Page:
New documentary chronicles 20 years of Afghan boy after 9/11

WTOP's Jason Fraley previews 'My Childhood, My Country' (Part 1)

The end of the war in Afghanistan has produced shocking images of evacuation.

A new documentary chronicles a boy’s life from 9/11 to today in “My Childhood, My Country: 20 Years in Afghanistan,” which opens in L.A. on Friday before expanding wider.

“Apart from the ‘7 Up’ series, which followed a few children in Britain growing up and checking back every seven years, and ‘Boyhood,’ which of course was a real actor but it was a drama, I’ve never seen anything like this,” co-director Phil Grabsky told WTOP.

Shortly after 9/11, Grabsky traveled from Britain to Afghanistan in July of 2002.

“I went in search of a story,” Grabsky said. “The fall of the Taliban following 9/11 was precipitated by the U.S.-NATO invasion of Afghanistan, but what struck me as a documentary filmmaker was that we weren’t talking much about the Afghan people. There’s no way every Afghan man was a bearded, malevolent, potential terrorist.”

He arrived to find Kabul wrecked with planes and tanks upside-down around minefields.

“I went down to the countryside to the one city that people have heard of, Bamiyan,” Grabsky said. “Alongside these destroyed Buddhas, which were carved as the tallest cliff statues in the world until the Taliban destroyed them needlessly, there were 200 caves of internally displaced refugees. That’s where I found the cheekiest, funniest, cutest little boy.”

His name was Mir, which ironically means “peace” in Russian.

“I thought, ‘If I follow his story for a year on and off … it will make us think about what is the future of Afghanistan,” Grabsky said. “When the Taliban fell and the Americans and 40 other nations came in, there was a real sense of joy and optimism. I thought I could capture that by following this boy’s life and seeing what changed for him and his family.”

While Grabsky has flown back and forth from his home in Britain, his co-director Shoaib Sharifi was embedded in Afghanistan to capture more footage on the ground in his native Afghanistan. Sharifi was also the BBC’s former World Service News Bureau chief in Kabul.

“I knew that, one, he would have more time in Kabul because he lives in Kabul, and two, he would give me even more access with this family,” Grabsky said. “He is the most remarkable man. There’s no film without him. He built up a fabulous bond with this family. … I might have started that process, but Shoaib carried it on.”

Like many in Afghanistan, Mir’s family has been through a horrific quarter century.

“The Russian invasion, the Mujahideen, the civil war, then the Taliban, it’s a very bleak period the Afghan nation has been through,” Grabsky said. “Can you imagine 2 million people killed? That is just utterly extraordinary. … There are 2,600 NATO soldiers who lost their lives and an estimated 160,000 Afghans have lost their lives in the last 20 years.”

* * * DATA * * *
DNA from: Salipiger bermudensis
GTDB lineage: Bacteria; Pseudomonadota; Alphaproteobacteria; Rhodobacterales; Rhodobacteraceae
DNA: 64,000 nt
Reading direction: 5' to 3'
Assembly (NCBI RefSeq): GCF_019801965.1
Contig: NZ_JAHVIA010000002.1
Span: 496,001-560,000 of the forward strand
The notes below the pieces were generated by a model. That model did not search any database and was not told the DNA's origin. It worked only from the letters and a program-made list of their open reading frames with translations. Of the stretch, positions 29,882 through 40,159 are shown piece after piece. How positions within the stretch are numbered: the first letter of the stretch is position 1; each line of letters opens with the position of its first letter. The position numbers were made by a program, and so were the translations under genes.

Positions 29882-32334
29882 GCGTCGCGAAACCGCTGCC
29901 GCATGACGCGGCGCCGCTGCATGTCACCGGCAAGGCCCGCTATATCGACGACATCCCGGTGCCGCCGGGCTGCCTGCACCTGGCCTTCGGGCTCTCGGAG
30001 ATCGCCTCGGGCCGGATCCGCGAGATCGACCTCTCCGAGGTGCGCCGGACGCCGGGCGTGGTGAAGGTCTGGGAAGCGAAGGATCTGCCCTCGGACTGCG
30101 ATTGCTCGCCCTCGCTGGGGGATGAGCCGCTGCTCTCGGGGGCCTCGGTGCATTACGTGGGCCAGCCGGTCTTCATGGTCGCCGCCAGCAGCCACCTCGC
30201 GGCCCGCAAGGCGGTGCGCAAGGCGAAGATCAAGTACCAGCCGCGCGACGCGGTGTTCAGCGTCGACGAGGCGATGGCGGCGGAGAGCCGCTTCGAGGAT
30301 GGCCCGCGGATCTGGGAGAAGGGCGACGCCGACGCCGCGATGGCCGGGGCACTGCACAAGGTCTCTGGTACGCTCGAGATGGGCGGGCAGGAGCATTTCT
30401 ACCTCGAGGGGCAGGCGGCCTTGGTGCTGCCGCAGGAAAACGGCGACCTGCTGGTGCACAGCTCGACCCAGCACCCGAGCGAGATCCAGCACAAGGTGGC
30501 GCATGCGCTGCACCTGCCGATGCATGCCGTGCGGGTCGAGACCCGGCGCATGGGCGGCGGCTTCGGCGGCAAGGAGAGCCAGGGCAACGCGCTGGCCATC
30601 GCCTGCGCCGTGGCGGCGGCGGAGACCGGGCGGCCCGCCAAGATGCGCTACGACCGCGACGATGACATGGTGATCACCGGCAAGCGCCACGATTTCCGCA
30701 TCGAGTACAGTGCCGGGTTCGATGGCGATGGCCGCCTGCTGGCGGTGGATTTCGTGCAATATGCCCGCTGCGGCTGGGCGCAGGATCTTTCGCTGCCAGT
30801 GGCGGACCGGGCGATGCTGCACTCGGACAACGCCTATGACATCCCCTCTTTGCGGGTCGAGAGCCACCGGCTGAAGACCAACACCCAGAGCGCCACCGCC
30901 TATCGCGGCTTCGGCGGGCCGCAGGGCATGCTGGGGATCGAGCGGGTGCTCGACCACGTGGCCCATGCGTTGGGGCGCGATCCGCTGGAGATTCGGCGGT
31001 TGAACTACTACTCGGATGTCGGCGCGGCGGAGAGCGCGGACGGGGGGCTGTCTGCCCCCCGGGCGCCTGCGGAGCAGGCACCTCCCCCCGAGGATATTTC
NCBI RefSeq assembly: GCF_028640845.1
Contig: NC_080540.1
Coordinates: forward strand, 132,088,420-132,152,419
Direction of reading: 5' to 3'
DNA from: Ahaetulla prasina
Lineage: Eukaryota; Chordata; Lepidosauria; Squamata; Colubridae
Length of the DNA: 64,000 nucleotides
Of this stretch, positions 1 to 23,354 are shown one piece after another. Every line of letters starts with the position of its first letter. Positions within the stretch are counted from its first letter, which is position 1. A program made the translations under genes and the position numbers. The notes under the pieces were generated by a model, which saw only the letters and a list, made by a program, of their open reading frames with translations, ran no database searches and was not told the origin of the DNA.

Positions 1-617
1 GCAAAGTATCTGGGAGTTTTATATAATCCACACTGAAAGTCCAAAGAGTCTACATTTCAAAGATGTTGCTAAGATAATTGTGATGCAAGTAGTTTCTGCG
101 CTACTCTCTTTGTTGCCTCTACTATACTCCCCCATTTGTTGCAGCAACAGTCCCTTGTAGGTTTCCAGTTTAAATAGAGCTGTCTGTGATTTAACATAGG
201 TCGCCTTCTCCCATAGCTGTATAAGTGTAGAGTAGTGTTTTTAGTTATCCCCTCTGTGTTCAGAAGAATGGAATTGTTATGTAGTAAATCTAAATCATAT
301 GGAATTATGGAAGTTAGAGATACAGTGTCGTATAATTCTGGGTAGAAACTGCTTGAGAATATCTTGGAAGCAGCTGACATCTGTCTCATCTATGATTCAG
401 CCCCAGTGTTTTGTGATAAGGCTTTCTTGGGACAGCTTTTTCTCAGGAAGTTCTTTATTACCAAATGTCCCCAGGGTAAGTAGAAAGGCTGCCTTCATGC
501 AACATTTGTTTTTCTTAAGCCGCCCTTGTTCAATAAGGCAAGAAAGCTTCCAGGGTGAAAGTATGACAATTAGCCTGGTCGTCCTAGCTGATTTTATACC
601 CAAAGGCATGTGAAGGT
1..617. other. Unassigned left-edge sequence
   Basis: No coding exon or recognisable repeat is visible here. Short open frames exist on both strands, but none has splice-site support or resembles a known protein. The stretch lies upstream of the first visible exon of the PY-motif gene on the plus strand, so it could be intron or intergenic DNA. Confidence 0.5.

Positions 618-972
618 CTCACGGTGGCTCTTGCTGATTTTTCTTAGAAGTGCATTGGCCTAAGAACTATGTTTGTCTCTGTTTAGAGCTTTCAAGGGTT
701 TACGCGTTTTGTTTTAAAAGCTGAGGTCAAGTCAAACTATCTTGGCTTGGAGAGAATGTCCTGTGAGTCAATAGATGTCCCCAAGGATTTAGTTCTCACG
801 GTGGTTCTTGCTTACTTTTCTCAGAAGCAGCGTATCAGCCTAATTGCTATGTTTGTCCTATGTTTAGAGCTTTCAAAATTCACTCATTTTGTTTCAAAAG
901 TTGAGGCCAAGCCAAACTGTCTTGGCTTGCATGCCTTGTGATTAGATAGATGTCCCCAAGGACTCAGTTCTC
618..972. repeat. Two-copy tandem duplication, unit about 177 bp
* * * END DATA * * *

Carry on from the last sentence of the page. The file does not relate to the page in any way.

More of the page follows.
Beyond the personal family footage, the film poses broader geopolitical questions.

“As an international community, what should we do when there are these sometimes dreadful governments like the Taliban, like Libya, like Iraq?” Grabsky said. “If those governments do topple, then what do you do and where do you put your resources? The one political thing that I’ll say is that a ratio of 30:1 of military to aid is a mistake.”

He worries that the military was the wrong vessel for so-called “nation building.”

“You could never beat the Taliban militarily,” Grabsky said. “If you use a drone and you shoot and kill some guy in a car but you also kill his driver, three others and two civilians, you’ve just created another 25 Taliban. They were happy to live in caves year after year, taking potshots at poor American soldiers … who didn’t deserve to be injured, let alone killed.”

He believes the American military took its eye off the ball by invading Iraq in 2003.

“As soon as Iraq happened, I knew that was terrible for Afghanistan because all of the attention went to another country,” Grabsky said. “When the military was suddenly made responsible for development and political advance, giving brigade commanders cash to hand out … there were too many people in military uniform and not enough in civilian clothes.”

Today, Mir’s family is trying to flee Taliban rule, but Grabsky hopes that the past 20 years of Western influence will inspire future generations.

“We can’t whitewash it and say it was a complete waste of time,” Grabsky said. “You have teenagers who were born after the fall of the Taliban. … Everyone has a mobile phone, everyone’s connected to the World Wide Web. … They’re looking at YouTube and Facebook. … They’re used to multiple feeds of news, multiple channels. It’s very hard to put those genies back in the bottle.”

WTOP's Jason Fraley previews 'My Childhood, My Country' (Part 2)

Listen to our full conversation here.

Jason Fraley

Hailed by The Washington Post for “his savantlike ability to name every Best Picture winner in history," Jason Fraley began at WTOP as Morning Drive Writer in 2008, film critic in 2011 and Entertainment Editor in 2014, providing daily arts coverage on-air and online.

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